But soon after the departure of the US envoy, a local organization, Konbit ayisyen pou lojman altènatif (KAYLA) denounced her presence on the island, as an attempt to force the opposition to form a government with the current administration. In a press release, the organization criticized those countries called friends of Haiti, known as the Core Group, representing the international community are only defending their interests to the detriment of the Haitian people. According to KAYLA, the history of coups d’états in the Americas and the US involvement in such does not give her any moral or ethical standing to come and lecture the Haitian people.

Finally, the artist Manno Beats won the “Best African Act in the Diaspora” award at the recently held All Africa Music Awards (AFRIMA). Musicians from across the continent and the Diaspora converged on Lagos the past Saturday for the 6th annual even which is rapidly becoming a window on the music industry in Africa, which has become innovative and prolific in recent years. Manno Beats won the award with his single “Akouna” which came out on July 30, 2019, with the collaboration of Afrotonix and Vox Sambou. The song was nominated for two categories: Best African Act in the Diaspora, with other renowned artists as Aya Nakamura and Maître Gims; and for the “Best Artist in African Electro” with such competitors as Black Coffee, David Ghetta and Mister Izi among others.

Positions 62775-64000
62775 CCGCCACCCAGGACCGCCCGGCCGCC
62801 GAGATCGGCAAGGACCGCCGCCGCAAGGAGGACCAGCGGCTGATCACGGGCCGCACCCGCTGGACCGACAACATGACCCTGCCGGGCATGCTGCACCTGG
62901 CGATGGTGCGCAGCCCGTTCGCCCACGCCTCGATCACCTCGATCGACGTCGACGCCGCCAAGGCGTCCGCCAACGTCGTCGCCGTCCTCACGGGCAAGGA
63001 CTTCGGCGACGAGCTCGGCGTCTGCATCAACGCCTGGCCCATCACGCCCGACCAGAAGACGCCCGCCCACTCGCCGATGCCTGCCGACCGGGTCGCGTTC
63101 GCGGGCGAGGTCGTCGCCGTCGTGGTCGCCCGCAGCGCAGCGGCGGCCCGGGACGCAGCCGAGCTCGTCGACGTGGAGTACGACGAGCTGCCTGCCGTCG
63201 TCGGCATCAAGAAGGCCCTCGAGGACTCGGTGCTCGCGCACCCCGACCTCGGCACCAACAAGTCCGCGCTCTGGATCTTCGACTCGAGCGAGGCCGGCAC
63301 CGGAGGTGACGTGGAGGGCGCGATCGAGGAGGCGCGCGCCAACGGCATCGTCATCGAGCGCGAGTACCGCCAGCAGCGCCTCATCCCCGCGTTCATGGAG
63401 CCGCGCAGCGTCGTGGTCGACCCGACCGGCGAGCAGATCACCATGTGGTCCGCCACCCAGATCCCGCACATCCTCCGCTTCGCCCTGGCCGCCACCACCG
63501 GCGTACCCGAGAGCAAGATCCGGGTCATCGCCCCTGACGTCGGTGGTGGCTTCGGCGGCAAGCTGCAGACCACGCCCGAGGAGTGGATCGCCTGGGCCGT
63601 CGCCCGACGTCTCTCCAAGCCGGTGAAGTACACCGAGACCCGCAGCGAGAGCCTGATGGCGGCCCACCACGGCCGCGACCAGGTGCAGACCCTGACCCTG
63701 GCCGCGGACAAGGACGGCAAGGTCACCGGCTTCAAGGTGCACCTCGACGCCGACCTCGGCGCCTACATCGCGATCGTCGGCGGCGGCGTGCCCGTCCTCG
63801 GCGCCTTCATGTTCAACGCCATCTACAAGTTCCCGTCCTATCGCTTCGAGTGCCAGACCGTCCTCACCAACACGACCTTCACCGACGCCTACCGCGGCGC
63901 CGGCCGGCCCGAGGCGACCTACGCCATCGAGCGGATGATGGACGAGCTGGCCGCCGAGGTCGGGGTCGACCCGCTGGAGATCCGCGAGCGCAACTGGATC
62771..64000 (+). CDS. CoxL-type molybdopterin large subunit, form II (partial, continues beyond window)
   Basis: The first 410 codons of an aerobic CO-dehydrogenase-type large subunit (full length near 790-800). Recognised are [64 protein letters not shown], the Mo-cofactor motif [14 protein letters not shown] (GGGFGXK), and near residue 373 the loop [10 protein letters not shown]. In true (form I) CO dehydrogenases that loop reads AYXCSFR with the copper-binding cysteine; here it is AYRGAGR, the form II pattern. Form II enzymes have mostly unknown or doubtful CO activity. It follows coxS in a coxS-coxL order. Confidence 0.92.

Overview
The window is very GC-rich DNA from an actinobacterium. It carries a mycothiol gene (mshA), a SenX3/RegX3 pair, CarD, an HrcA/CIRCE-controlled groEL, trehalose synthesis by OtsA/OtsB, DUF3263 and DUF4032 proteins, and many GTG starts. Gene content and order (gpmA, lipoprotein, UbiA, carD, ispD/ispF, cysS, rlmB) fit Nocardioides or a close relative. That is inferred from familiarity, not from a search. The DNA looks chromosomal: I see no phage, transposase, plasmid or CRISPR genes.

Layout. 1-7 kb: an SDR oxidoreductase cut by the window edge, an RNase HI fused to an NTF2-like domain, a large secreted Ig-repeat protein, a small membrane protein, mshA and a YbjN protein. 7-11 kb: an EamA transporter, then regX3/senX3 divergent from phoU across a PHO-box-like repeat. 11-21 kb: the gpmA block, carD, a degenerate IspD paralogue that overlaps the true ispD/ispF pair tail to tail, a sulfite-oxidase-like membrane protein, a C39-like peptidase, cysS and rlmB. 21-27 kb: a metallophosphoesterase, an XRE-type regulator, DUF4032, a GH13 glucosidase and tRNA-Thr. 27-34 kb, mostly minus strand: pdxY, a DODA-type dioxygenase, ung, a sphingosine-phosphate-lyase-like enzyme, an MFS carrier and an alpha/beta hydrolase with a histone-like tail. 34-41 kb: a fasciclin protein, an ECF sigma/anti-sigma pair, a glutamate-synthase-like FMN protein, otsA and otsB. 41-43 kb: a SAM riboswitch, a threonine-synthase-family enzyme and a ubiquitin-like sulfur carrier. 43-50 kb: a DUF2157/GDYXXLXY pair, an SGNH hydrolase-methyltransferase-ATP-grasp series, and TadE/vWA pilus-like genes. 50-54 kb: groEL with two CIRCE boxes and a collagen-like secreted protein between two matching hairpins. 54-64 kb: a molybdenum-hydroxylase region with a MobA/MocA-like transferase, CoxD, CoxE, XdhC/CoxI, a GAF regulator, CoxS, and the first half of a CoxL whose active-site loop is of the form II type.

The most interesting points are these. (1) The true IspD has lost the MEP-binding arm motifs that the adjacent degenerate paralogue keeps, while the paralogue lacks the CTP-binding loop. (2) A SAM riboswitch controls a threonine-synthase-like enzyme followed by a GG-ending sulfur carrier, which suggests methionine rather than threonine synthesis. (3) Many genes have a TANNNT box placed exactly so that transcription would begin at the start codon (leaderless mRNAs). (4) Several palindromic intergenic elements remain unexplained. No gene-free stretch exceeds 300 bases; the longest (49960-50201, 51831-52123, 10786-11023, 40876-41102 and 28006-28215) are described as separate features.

Dela Harlley